17 Jan Wholesale to the trade only stores- Not any more
By Mike Gambino
Back in the day when I started my career in the trades oh 30 or so years ago and beyond there were wholesale to the trade only stores mostly hidden away deep inside industrial parks. Without much signage, like a secret club that you had to qualify for membership meaning you had to be a trade professional who was not a one time buyer of “onesy twosey” products but ongoing customers who bought in larger quantities, didn’t take up counter help’s time because they knew the product and needed limited if any technical assistance. They catered to the professional specialized tradespersons who could get service with a smile and fast service with wholesale trade pricing purchases (somewhat lower than what a consumer would pay but higher than what a retail store owner would pay who bought directly through a product manufacturer).
You had wholesale plumbing shops, heating and air conditioning, landscaping and irrigation, electrical etc. The counter people knew you by name and you knew them. If they didn’t have a part they would order it so you could get it right away. In order to qualify to purchase you had to be a wholesale customer meaning the products that were purchased would be not for your personal consumption but to be resold to customers of the contractors business. Products that were technical in nature and that needed professional installation were the staple products of this store. You could grab a free coffee and sometimes a donut in the morning or popcorn and soda in the afternoon and see who your competitors were and what they were buying.
Homeowners who were mostly one time or sometime purchasers had hardware stores where they could get personal technical service, get their questions answered and in return for this higher level of service they paid full retail price. These stores were located on main streets in the city or town, had large signage to be easily findable and open for business to anyone who walked through there door.
The Retail hardware store and Wholesale to the trade only distribution specialty shops for pros business models were good business models and they worked well.
Then the big box home improvement super stores came to towns all over the US and abroad and then the Internet and the Do it yourself craze happened and changed everything. Home improvement shows on tv and the internet began coming main stream making it look easy, touting unrealistic project budgets and completion times. Weekend warriors rolled up the sleeves of their white collared shirts and became their own home improvement contractors at their own homes on what used to be their days off from work.
And as a result of and in order to compete these once exclusive wholesale to the trade supply houses in order to compete and survive opened their doors to the general public.
I don’t buy from or spend much time anymore in what used to be wholesale to the trade only stores and I was reminded of why again this week when I went in to make a purchase.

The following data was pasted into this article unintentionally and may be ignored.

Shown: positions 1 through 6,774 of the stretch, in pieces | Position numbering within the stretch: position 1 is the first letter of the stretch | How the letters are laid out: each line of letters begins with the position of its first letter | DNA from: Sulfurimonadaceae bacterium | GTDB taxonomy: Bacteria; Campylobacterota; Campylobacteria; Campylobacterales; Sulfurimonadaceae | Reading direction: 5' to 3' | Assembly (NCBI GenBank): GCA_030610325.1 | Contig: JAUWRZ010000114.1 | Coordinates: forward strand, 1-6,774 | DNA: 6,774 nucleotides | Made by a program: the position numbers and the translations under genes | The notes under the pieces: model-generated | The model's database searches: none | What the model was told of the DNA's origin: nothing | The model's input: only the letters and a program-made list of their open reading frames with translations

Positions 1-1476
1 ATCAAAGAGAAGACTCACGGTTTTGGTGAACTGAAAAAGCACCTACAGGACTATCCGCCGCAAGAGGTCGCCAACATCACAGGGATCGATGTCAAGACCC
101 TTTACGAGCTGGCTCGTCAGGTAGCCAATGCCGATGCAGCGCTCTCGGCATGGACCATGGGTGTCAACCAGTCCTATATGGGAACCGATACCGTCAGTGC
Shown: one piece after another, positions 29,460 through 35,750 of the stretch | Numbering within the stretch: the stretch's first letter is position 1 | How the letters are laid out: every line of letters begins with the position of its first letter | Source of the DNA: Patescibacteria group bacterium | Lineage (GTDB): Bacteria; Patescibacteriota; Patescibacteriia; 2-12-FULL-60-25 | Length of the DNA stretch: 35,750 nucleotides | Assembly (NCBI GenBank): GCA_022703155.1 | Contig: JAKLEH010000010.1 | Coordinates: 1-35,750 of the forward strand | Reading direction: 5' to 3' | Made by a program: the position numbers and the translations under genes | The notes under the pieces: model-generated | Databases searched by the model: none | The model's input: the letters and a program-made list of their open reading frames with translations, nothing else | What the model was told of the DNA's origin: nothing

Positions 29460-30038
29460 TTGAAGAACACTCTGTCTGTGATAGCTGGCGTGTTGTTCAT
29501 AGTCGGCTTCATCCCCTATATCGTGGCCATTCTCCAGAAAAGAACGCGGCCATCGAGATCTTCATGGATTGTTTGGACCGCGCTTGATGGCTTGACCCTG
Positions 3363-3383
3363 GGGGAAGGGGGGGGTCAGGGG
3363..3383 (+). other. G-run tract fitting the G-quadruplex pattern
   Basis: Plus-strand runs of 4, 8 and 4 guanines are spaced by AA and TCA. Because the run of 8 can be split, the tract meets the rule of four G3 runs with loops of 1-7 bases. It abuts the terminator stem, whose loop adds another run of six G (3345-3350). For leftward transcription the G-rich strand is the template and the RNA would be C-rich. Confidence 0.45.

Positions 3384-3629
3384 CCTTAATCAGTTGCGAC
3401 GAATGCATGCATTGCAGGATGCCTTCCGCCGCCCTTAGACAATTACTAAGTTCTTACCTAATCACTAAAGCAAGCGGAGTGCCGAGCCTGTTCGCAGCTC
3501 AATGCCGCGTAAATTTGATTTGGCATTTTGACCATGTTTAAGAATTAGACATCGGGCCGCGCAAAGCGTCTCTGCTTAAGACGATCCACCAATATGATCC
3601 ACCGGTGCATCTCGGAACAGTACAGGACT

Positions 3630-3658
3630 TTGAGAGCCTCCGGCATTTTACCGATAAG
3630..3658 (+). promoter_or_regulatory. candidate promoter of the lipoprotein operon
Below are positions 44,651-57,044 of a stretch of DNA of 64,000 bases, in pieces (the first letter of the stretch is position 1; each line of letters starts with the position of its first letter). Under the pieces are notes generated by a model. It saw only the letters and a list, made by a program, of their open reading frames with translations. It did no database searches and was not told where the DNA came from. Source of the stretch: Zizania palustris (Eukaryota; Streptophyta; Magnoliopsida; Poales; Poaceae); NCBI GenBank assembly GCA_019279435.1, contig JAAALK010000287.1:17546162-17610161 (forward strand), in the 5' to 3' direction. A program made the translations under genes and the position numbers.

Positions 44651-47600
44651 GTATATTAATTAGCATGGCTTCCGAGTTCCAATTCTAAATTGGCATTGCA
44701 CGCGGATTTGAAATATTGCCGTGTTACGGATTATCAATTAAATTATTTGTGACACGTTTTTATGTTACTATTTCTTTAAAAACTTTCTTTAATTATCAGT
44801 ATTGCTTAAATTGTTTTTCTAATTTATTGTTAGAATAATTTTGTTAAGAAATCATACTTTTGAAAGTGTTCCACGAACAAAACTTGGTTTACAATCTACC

My experience started when I pulled into the parking lot and a new Mercedes sports car was parking next to me and a well dressed gal got out and raced me to the door to see who would get to the counter first. Being the gentleman that I am I opened and held the door and let her go first all the long thinking I haven’t been here in awhile so maybe the way contractors dress and what they drive has changed?
This was an irrigation supply house and I also noticed their new sign on the Main Street had the word landscape lighting supplies added to it. Boxes of landscape lights on the shelves and counter top confirmed this.
Anyway I walked in, not a hello to me or the well dressed lady, I get better greetings when I buy my $2 cup of coffee in the morning. I could see there were at least three employees gathered in an adjacent office not one came out to help. There was only 1 counter person helping a retail customer she was looking to buy 1 single plastic drain grate. Ten minutes I waited as she asked question after question, even had a tape measure out to check the diameter I kid you not. When she was told it cost $5 she gasped and said $5? This part is readily available in Home Depot or Lowe’s she couldn’t have gone there? Finally the $5 sale was paid for by credit card and the next retail buyer approached the single man counter help. I’m not going to go into detail but needless to say it was a very low ticket sale that took another 10 minutes to complete.
This poor buying experience just reinforces my resolve to stay out of these once great outlets for contractors and professional trade persons alike.
This landscape lighting blog is published by Mike Gambino of Gambino landscape lighting inc. all rights reserved. Mike is a professional landscape lighting system designer/ builder and has been designing, installing and maintaining landscape lighting systems for more than 30 years. Mike resides in the Los Angeles area with his wife and 2 sons. To visit his website go to www.Gambinolighting.com . To inquire about hiring Mike please click here .
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